Written by Katherine Dunn
The world already has too much oil. But now it’s running out of room to store it.
As the oil sector faces down decimated demand resulting from the coronavirus as well as the oil price war between Saudi Arabia and Russia, which has unleashed still more oil, prices have plunged more than 50% from their recent high in late February. That price drop now threatens untold numbers of jobs, and even the financial fate of whole companies and regions reliant on revenue from the sector.
But it also presents a looming logistical challenge. As drills keep drilling and refineries keep refining, the world is potentially only weeks away from running out of places to put it. According to energy analysts, this lack of space could result in production slowing and even stopping before low prices have had time to work their way through the system.
“Sometime very soon, we may have the global oil storage capacity be completely full,” said Fatih Birol, executive director of the International Energy Agency, speaking on Thursday at an Atlantic Council event on the oil sector.
On Friday morning in London, Brent crude was down 1.4% on the day at $25.97 a barrel, and WTI was down 0.18% on the day at $22.56 a barrel.
Analysts at Rystad Energy, an oil consultancy based in Oslo, estimate that the world is likely to run out of storage at current production rates by April, estimating earlier this week that 76% of the world’s storage is already full. In some regions, like Western Canada, storage could be full by the end of this month, they estimate—in other words, by Monday.
IHS Markit forecasts that by the end of June—the first half of the year—surplus oil will have already reached 1.8 billion barrels of crude, exceeding their estimate of current available storage: just 1.6 billion barrels.
That forecast reflects a wide divergence among countries, the consultancy said. On one end is Nigeria, which has an estimated additional storage capacity of just one and a half days, the shortest of all major oil producers. On the other end is China, which, after significant investments in oil storage, is estimated to have more than 52 days.
The U.S. as a whole is also on the upper end of storage estimates, with about 30 days, according to IHS Markit.
The pressure on storage marks a reversal of oil market orthodoxy: Contingency plans for countries historically involve making sure there’s enough oil stockpiled to withstand a supply shock—rather than making sure there is enough storage itself.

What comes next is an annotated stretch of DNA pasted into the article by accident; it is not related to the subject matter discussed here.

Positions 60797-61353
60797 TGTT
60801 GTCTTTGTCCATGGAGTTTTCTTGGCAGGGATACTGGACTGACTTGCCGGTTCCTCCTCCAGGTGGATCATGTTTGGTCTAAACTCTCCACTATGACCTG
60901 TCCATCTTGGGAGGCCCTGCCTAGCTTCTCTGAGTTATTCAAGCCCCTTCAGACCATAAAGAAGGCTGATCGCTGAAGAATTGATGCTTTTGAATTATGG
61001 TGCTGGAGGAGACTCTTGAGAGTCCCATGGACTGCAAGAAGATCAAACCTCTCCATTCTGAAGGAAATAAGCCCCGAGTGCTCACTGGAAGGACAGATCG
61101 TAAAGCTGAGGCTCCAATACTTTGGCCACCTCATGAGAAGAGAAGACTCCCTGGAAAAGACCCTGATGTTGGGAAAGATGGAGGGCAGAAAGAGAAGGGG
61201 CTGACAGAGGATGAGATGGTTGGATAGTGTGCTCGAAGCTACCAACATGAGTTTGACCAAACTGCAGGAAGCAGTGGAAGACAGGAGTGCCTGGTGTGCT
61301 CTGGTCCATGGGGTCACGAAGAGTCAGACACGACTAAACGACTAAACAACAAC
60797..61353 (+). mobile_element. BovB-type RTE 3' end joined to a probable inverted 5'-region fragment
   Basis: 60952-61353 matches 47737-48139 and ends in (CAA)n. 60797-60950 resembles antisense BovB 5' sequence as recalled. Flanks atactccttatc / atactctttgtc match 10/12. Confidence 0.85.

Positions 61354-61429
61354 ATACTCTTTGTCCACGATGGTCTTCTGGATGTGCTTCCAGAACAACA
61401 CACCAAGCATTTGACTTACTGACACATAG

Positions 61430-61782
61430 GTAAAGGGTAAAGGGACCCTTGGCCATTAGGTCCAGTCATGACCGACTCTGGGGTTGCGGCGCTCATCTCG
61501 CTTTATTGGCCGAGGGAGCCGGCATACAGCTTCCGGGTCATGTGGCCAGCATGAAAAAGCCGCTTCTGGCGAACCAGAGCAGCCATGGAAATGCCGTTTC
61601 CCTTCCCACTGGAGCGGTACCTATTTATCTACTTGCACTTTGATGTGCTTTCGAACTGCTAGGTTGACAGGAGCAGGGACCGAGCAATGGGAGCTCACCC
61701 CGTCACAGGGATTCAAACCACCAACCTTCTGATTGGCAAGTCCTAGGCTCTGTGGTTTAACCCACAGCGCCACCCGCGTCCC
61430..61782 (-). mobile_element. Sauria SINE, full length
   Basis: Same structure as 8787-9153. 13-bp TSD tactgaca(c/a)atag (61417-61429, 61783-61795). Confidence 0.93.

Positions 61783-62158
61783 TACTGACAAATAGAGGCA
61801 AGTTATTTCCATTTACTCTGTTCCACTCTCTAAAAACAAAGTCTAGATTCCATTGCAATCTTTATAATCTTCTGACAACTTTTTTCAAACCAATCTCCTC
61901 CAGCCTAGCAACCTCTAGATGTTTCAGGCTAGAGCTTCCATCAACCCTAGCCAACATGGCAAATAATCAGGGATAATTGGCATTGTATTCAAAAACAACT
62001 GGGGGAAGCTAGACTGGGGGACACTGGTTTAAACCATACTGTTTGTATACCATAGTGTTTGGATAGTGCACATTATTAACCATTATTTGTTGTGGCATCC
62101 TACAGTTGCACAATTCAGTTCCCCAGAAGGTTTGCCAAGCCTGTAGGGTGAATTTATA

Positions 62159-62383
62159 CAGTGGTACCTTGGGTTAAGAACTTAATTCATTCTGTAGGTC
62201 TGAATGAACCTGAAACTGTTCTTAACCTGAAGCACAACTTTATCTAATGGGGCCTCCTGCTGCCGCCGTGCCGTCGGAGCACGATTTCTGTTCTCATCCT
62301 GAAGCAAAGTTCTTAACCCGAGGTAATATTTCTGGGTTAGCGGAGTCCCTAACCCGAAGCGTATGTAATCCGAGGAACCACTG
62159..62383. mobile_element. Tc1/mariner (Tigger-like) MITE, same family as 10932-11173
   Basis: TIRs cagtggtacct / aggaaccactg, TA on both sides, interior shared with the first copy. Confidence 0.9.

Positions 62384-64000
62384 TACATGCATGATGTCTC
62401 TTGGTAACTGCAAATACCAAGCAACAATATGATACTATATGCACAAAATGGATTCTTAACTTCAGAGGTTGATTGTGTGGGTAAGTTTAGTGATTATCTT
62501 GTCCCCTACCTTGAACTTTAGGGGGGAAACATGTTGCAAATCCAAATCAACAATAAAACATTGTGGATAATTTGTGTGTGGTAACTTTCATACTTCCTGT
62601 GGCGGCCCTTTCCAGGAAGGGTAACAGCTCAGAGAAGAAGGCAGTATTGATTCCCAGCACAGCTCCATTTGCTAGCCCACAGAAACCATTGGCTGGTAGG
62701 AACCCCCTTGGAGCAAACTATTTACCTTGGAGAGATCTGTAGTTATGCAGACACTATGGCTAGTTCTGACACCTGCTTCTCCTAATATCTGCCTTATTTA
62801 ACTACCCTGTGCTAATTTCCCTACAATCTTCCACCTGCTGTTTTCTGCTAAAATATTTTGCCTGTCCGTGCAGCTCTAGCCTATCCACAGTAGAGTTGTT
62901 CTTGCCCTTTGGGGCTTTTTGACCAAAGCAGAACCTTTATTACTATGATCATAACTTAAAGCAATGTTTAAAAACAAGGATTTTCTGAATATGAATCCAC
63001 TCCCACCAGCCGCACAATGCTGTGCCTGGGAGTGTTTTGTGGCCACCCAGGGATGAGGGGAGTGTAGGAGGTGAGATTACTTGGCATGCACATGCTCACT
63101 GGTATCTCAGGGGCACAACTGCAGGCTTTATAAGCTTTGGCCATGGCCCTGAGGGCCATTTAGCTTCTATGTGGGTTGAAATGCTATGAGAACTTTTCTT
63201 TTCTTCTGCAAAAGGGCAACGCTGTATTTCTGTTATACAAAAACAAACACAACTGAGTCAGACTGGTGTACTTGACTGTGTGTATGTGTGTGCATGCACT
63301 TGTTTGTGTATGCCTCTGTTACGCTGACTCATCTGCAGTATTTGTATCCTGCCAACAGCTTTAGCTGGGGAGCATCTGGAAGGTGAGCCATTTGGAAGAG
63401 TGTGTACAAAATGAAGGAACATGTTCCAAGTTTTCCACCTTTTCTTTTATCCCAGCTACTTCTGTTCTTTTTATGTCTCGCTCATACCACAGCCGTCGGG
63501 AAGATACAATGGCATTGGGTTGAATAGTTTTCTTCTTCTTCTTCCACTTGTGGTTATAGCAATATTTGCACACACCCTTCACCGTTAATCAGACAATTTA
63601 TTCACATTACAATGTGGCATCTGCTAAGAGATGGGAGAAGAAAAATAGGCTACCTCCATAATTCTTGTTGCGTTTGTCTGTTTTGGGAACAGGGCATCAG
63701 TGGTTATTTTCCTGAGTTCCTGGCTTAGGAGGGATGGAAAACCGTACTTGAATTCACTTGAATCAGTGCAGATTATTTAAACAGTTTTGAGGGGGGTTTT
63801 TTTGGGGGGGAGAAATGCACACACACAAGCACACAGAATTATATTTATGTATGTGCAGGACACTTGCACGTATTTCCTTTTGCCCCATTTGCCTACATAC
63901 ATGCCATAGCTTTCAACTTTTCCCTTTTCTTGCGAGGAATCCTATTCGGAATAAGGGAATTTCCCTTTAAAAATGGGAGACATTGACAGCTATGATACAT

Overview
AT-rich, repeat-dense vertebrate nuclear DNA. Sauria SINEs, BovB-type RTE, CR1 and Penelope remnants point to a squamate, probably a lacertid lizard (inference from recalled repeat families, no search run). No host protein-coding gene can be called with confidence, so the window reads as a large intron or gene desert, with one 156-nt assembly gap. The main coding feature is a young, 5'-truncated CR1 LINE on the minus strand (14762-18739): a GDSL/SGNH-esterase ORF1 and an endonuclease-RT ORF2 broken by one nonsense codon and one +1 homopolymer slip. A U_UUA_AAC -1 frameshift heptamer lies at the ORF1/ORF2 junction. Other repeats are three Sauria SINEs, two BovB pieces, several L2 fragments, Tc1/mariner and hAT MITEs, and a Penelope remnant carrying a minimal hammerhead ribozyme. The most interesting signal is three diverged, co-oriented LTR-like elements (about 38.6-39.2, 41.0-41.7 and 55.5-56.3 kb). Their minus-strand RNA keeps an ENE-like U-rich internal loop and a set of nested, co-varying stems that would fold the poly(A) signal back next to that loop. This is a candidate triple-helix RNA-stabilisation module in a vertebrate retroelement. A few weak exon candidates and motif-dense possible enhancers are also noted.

All countries that are members of the International Energy Agency have to hold a minimum 90 days’ worth of oil in storage, while the U.S. Strategic Petroleum Reserve already held nearly 635 billion barrels’ worth of crude in storage by December of last year.
A plan to fill that reserve “to the top,” according to President Donald Trump, by purchasing 77 million barrels of oil with $3 billion in government funding, as part of the U.S. government’s $2 trillion coronavirus relief fund, was blocked earlier this week and didn’t pass. But even filling up the reserve wouldn’t prevent oil supplies from globally exceeding places to put it.
Even the more creative, backup storage options—for example, “floating storage,” or using oil tankers as offshore storage for oil when space is tight—are also not viable options at the moment, points out Rystad Energy. With Saudi Arabia increasing its oil production by a million barrels per day, the cost of freight to ship it has skyrocketed.
And the consultancy estimates there are only 57 empty, available oil tankers that could be diverted to sit off coasts full of surplus oil—not nearly enough.
While the oil crash suddenly made many oil producers and refiners unprofitable, in the shale sector, for example—the lowest end of the breakeven price is $40 per barrel—the lack of storage could hit even faster. When it does, the decline in production could actually help oil prices rise.
“Production is going to have to be reduced or even shut in,” said Jim Burkhard, vice president and head of oil markets at IHS Markit, in an oil comment. “It is now a matter of where and by how much.”
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